Blog #197~My son with Down syndrome 24 years ago: What I learned
Birthdays are often a time to reflect back on our journey in life. My son Nick, will be turning 24 years old next week. I didn’t know until after he was born, that he had Down syndrome. Honestly, I was more concerned for his health more than anything. After a week in ICU, Nick was released. The doctor told us to go home and love are baby. He cautioned me that Nick might not be able to nurse properly and gain weight without having to use a feeding tube. I thought to myself, “game on, challenge accepted”. I rolled up my sleeves and got to work. I hated all those wires that had been hooked up to him in ICU. I certainly didn’t want any more hooked up to my son, moving forward.
The feeding tube never entered the equation. Instead, what I found is that we had to work harder to be successful not only in feeding, but in reaching all developmental milestones. Within 8 weeks, Nick started an Early Childhood Intervention (ECI) program. Low muscle tone is a trait of having Down syndrome. The physical, speech and occupational therapists along with his teacher provided strategies to help build strength and endurance. More important, they gave us pragmatic ways to incorporate these at home in our daily routine.
Nick propped in high chair, supported with a bolster under his legs and pillows on the sides…..
That is how it all started 24 years ago, with Nick. I’ve learned a few things while raising my son especially in the early years. First, is that the developmental milestones take longer to hit, but each mark was met with hard work and persistence. In addition, find the people and resources that will facilitate, motivate and help to modify your child’s environment to allow them to grow and flourish. It’s important to keep your expectations high, just as you would with any other child. But keep in mind, you have to be very patient, because it can take longer to roll over, crawl, walk and feed. If you feel like your child is stalled in development, then look for other therapies and strategies to push them forward. This was the case when Nick was a year old and unable to sit up on his own. His core was so weak due to low muscle tone. I made the decision to try equine (horseback) therapy which helped him immensely. This brings me to one more lesson I learned. Look at finding the RIGHT therapies and services, instead of just adding in more. Each child is individual and motivated in different ways.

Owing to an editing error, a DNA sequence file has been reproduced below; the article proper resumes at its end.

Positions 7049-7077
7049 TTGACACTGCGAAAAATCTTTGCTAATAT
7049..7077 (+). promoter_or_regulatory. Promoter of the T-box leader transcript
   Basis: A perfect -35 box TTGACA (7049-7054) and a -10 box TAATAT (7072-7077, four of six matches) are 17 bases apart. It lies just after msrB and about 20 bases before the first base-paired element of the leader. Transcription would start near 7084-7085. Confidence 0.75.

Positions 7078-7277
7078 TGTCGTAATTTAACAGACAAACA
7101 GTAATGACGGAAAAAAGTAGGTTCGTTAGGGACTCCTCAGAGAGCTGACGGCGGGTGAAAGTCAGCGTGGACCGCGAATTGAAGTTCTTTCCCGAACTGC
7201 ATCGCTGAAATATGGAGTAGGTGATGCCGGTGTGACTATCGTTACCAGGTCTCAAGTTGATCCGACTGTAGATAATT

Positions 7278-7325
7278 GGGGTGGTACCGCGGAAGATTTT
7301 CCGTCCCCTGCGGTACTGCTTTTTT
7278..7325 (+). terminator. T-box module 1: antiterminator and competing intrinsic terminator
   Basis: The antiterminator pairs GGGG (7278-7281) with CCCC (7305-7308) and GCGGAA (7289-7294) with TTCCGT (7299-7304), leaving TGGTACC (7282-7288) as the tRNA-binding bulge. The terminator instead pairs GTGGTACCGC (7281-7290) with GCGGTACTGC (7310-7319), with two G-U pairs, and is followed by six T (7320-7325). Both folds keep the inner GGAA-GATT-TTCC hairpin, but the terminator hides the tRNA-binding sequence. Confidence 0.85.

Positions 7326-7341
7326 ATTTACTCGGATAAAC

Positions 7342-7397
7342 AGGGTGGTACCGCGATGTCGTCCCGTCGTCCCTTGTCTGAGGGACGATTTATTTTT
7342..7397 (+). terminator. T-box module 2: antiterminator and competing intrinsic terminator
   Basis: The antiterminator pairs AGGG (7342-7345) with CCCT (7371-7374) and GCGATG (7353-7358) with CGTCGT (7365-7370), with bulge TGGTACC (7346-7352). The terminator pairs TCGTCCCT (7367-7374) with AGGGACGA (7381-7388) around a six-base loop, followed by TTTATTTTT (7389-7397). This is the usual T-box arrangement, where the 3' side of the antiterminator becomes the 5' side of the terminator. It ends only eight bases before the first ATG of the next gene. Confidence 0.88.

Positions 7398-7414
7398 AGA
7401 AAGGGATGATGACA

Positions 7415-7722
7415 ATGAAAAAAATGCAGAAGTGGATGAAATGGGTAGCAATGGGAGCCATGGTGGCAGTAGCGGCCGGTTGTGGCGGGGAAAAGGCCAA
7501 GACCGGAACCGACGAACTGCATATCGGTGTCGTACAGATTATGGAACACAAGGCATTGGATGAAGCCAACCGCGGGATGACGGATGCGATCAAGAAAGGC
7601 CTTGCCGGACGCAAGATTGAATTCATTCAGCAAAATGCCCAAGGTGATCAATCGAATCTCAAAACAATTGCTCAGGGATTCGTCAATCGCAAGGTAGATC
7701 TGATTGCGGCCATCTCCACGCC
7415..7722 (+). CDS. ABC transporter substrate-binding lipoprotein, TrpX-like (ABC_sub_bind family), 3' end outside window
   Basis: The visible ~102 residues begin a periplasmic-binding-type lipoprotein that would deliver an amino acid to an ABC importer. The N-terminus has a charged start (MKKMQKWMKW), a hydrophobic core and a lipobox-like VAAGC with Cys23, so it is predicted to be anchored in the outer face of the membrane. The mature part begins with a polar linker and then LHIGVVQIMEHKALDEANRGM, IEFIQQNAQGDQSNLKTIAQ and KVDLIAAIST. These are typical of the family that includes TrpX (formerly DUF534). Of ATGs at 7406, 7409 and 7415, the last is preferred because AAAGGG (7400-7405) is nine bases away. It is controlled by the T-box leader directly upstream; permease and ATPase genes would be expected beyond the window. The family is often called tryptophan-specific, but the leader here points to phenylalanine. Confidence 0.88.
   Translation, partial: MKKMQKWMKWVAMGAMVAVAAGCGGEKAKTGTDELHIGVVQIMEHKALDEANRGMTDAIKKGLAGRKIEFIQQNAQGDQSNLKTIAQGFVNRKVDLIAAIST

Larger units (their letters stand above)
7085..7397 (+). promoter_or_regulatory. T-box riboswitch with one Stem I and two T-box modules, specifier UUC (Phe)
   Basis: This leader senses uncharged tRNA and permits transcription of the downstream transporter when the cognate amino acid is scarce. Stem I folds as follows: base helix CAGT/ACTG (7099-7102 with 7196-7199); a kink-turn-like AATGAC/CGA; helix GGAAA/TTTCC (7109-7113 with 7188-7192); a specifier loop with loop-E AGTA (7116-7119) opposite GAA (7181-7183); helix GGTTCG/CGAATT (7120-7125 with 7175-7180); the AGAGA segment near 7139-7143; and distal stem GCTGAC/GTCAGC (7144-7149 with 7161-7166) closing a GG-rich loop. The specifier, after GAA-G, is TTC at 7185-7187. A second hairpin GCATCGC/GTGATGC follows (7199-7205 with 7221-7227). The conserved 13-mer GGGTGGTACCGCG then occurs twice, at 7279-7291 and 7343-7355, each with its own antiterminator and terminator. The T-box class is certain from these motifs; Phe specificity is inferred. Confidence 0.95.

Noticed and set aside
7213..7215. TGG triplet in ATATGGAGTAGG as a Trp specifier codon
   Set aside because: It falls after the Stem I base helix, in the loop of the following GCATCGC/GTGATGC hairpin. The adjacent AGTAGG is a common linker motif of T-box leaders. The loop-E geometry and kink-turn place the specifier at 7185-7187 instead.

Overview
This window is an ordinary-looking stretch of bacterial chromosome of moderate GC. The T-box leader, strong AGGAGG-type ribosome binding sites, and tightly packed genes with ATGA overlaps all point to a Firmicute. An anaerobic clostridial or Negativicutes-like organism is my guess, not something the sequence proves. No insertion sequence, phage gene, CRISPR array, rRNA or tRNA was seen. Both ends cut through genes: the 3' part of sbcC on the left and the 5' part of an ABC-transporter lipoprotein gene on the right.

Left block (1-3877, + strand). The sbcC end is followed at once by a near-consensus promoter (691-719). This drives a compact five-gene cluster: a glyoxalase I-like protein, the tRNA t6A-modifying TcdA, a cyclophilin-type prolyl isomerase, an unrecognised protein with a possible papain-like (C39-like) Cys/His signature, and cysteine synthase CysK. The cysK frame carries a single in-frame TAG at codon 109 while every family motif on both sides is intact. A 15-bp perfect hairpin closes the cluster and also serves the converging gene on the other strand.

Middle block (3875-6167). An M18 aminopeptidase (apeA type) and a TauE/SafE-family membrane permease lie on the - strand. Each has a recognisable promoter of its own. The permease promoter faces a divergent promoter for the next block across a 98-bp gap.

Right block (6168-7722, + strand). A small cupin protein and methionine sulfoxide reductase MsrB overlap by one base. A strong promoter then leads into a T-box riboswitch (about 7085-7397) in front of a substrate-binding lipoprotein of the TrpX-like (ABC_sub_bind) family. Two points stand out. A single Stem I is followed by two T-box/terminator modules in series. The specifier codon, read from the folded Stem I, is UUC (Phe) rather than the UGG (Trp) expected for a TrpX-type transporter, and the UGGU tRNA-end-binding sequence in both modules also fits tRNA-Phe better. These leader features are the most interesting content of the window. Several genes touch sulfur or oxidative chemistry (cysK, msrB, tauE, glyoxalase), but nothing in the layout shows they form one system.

Nick doing horseback therapy in 1995…..
Consider a variety of strategies, such as infant massage, sensory integration, motor play with proper positioning, and oral motor exercises that can accelerate growth. Keep in mind what interests your child has, and use those tools to build into play and daily routines at home. Nick was very motivated by music and enjoyed oral motor activities like blowing and popping bubbles. His physical therapist would have him sit on a small ball while blowing, tracking and popping bubbles. Nursery rhymes and signing were also incorporated while sitting on the ball, which acted as a dynamic surface to build core strength. Siblings can be great with play to stimulate movement and arousal for your baby.
Nick with his brother Hank……
The challenges associated with low muscle tone and Down syndrome can be met with hard work, persistence, and finding the right support and therapies that will facilitate building muscle strength and endurance for your child. Early intervention will help to build a solid foundation which allows your child to become their best self. Nick’s come a long way since the days where he was propped up with bolsters and pillows. He is a strong, funny, helpful, mischievous and happy young man. Next week, we will be on vacation in Vail to ring in #24. No blog next Monday, but you can catch Nick on social media. Happy Birthday to you Big Guy!
Nick in Key West, over the Christmas holidays 🙂 ….
That’s what is in my noggin this week.
Follow Nick on Social Media:
Facebook and Pinterest @Down Syndrome With A Slice of Autism